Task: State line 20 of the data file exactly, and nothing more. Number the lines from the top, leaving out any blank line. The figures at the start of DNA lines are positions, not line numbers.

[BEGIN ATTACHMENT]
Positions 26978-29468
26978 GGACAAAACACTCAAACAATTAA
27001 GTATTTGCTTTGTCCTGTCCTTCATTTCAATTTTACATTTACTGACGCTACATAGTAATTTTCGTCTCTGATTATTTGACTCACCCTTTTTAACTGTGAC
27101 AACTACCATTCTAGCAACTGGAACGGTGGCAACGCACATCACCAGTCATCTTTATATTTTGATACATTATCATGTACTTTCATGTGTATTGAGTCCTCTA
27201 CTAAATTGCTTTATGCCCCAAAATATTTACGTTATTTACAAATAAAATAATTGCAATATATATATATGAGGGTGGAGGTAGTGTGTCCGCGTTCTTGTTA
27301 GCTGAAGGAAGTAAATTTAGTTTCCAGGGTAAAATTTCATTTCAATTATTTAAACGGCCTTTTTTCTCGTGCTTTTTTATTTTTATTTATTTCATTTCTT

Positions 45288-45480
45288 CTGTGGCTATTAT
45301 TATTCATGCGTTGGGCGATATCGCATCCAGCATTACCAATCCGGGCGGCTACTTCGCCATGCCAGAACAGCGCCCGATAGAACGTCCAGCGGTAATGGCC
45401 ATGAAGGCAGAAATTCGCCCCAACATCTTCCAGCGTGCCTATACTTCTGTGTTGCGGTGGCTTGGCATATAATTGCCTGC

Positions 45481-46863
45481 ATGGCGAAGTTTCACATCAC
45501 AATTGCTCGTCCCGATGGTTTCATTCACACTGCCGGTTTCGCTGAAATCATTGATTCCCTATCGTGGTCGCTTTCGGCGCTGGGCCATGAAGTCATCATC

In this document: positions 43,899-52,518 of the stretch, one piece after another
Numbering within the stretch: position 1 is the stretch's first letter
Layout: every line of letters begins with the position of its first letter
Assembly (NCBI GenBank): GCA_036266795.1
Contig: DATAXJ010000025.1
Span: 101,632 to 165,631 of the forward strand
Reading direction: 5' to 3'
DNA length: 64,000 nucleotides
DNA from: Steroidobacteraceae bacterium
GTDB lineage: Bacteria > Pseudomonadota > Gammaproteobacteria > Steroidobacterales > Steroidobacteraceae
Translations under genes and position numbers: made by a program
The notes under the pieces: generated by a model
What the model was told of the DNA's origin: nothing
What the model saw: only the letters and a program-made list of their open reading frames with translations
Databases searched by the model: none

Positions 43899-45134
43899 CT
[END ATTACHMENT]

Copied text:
Reading direction: 5' to 3'